Advancing technologies, evolving business models, and shifting customer expectations have made the personal information of individual consumers extremely valuable commercial assets. In this environment, many different organizations collect, analyze, and share a significant volume of personal customer information. Responding to this situation, governments in the United States and other countries are placing more constraints on the collection and use of personal information. In particular, they are moving in the direction of requiring greater transparency and more forthright disclosure to end users of the collection and use of private information. The constraints now affect many organizations, including those that are not specifically participating in the commercial data aggregation or processing industries. Under the emerging framework of information privacy regulation, it is likely that your organization already faces privacy compliance obligations and should consider the following critical issues.
Government authorities recognize that the widespread use of software applications (apps) raises important information privacy issues. Apps are routinely designed to collect a range of information regarding their users and may sometimes to do in a way that is not clearly disclosed to or authorized by end users. Given the large amount of personal information that users routinely store on smartphones, and that is generated by their use, as well as the close interaction between apps and operating systems, apps have access to and are able to collect substantially more data about the users than the typical Internet browser. Thus, the state of California now requires that all apps that are made available to California residents include clear notices describing all information collected by the apps and identifying the users and uses of that information.
Following California's lead, the Federal Trade Commission (FTC) issued guidelines providing recommendations that are similar to the California apps privacy requirements. The FTC actions to date have involved guidelines instead of formal rules; however, it is likely that the guidelines may form the basis for future FTC regulations.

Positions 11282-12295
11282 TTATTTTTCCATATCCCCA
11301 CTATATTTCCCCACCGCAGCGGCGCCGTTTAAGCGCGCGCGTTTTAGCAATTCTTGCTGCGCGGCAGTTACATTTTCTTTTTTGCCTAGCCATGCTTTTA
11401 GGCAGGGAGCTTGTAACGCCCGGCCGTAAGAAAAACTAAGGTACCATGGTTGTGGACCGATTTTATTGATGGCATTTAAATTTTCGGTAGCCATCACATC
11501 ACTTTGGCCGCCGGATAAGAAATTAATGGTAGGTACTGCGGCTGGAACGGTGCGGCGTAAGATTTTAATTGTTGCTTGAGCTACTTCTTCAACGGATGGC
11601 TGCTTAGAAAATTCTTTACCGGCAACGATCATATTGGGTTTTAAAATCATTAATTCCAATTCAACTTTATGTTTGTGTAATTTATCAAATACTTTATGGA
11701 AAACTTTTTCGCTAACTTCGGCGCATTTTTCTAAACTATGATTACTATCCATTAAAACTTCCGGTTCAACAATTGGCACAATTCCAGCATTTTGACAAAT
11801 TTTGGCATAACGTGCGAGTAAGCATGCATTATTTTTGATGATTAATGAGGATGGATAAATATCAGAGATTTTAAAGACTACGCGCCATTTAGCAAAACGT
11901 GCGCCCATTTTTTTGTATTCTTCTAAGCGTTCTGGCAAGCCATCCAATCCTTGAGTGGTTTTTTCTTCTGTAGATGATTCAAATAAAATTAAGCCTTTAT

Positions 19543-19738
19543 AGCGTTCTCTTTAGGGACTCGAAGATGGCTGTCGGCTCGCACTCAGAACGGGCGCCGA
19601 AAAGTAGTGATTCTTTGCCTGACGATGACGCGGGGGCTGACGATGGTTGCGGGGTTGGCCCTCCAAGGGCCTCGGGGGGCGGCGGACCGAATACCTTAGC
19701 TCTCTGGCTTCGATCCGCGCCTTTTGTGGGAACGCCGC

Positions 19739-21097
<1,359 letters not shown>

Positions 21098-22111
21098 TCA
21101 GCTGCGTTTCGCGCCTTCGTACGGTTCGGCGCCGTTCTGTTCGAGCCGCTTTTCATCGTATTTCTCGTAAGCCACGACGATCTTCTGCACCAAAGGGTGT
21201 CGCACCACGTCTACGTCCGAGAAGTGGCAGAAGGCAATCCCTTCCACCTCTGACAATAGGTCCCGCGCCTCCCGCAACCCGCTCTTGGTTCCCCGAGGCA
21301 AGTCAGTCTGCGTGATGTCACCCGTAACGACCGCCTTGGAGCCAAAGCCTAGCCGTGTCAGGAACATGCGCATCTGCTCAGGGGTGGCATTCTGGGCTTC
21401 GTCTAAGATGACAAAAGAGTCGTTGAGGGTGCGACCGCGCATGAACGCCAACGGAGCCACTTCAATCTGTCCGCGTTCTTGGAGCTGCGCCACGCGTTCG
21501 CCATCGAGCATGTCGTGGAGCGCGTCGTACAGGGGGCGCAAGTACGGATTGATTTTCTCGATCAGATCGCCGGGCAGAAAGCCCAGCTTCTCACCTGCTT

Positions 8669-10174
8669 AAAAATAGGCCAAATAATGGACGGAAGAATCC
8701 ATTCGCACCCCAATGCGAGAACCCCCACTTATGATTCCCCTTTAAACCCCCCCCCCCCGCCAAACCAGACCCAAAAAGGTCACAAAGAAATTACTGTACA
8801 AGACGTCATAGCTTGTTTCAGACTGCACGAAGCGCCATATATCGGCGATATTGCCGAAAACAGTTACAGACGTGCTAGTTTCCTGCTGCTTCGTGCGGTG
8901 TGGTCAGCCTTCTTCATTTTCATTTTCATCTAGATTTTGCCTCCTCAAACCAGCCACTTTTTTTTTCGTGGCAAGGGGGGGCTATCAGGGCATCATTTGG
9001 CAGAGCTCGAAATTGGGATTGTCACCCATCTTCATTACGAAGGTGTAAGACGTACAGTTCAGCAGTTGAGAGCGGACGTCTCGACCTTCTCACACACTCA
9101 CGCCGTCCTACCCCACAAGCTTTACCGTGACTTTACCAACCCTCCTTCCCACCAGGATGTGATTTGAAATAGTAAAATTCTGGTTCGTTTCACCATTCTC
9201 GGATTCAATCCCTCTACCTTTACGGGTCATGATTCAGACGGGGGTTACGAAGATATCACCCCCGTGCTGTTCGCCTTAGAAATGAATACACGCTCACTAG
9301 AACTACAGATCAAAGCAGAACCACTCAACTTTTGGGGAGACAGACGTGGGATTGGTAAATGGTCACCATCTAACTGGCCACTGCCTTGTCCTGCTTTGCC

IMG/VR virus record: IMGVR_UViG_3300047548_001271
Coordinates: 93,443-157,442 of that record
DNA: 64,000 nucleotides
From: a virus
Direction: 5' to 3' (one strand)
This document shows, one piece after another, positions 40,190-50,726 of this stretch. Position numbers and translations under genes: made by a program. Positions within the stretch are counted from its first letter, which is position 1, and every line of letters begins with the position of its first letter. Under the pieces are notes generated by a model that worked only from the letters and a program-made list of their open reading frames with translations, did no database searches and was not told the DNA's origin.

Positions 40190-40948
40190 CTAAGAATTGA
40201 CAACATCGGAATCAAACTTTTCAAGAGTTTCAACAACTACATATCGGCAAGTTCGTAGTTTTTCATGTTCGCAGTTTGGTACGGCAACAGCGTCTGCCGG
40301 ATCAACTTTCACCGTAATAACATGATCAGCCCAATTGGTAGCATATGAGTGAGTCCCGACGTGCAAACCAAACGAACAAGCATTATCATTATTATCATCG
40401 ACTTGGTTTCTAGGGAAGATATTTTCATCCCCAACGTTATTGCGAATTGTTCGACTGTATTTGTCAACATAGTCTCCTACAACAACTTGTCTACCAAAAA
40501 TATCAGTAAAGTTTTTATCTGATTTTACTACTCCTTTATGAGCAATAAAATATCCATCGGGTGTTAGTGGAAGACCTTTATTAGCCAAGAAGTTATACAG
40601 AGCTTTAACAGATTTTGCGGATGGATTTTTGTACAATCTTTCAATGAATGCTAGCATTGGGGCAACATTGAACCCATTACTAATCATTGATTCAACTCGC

The privacy requirements directed toward apps are not limited solely to the software developers who create the apps but broadly include the "app ecosystem." Thus, the requirements are also applicable to the distributors and other parties associated with the apps. For example, some of the first enforcement actions initiated by California under the apps privacy rules were directed against the companies who commissioned development of the apps and distributed the apps to their customers, despite the fact that they did not actually create the apps.
Similarly, the FTC guidelines are directed toward all parties involved in the development, distribution, and use of apps. In addition to the software developers who create apps and the parties who commission them and make them available to their customers, the FTC is also interested in the actions of enterprises that offer software or services to the apps developers and distributors. For example, a variety of companies offer information collecting and processing software that can be embedded into apps. Others operate data collection, storage, and analytical services which can be used in conjunction with the apps. The FTC considers all of these different participants involved in the process of collection, analysis, and sharing of information obtained from apps to be subject to its guidelines.
The FTC also demonstrated its intention to apply its privacy requirements expansively in the context of personal information collected from children. For many years, the FTC applied special protection to personal information collected from children through websites. Recently however, it expressly indicated that those rules are also applicable to information collected through social media, mobile communications systems, and online advertising networks.
This expanded application of privacy requirements and expectations has important implications for all organizations. For example, it means that businesses will increasingly be held accountable for the security and privacy of personal information collected, stored, analyzed, or shared by third parties working on their behalf. When an organization commissions development of apps or other software that collects or processes personal information, that organization will likely be held responsible for the information, even if it did not specifically request processing of the information and it does not directly use the information.